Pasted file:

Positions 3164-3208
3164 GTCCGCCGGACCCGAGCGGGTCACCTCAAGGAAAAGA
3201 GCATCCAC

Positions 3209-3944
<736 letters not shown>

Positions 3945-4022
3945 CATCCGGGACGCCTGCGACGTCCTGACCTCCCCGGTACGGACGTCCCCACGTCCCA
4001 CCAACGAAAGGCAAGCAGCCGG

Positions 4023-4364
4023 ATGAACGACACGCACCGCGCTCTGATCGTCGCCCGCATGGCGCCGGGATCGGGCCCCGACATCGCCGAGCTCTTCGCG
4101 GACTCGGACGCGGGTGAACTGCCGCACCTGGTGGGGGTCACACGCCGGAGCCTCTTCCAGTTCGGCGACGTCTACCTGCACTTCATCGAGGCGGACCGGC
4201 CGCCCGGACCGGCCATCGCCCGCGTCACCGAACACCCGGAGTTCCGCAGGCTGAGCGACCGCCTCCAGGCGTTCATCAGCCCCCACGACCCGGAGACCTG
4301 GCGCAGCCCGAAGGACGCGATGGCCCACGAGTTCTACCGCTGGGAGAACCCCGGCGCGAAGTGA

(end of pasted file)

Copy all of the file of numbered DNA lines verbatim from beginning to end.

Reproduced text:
Positions 3164-3208
3164 GTCCGCCGGACCCGAGCGGGTCACCTCAAGGAAAAGA
3201 GCATCCAC

Positions 3209-3944
<736 letters not shown>

Positions 3945-4022
3945 CATCCGGGACGCCTGCGACGTCCTGACCTCCCCGGTACGGACGTCCCCACGTCCCA
4001 CCAACGAAAGGCAAGCAGCCGG

Positions 4023-4364
4023 ATGAACGACACGCACCGCGCTCTGATCGTCGCCCGCATGGCGCCGGGATCGGGCCCCGACATCGCCGAGCTCTTCGCG
4101 GACTCGGACGCGGGTGAACTGCCGCACCTGGTGGGGGTCACACGCCGGAGCCTCTTCCAGTTCGGCGACGTCTACCTGCACTTCATCGAGGCGGACCGGC
4201 CGCCCGGACCGGCCATCGCCCGCGTCACCGAACACCCGGAGTTCCGCAGGCTGAGCGACCGCCTCCAGGCGTTCATCAGCCCCCACGACCCGGAGACCTG
4301 GCGCAGCCCGAAGGACGCGATGGCCCACGAGTTCTACCGCTGGGAGAACCCCGGCGCGAAGTGA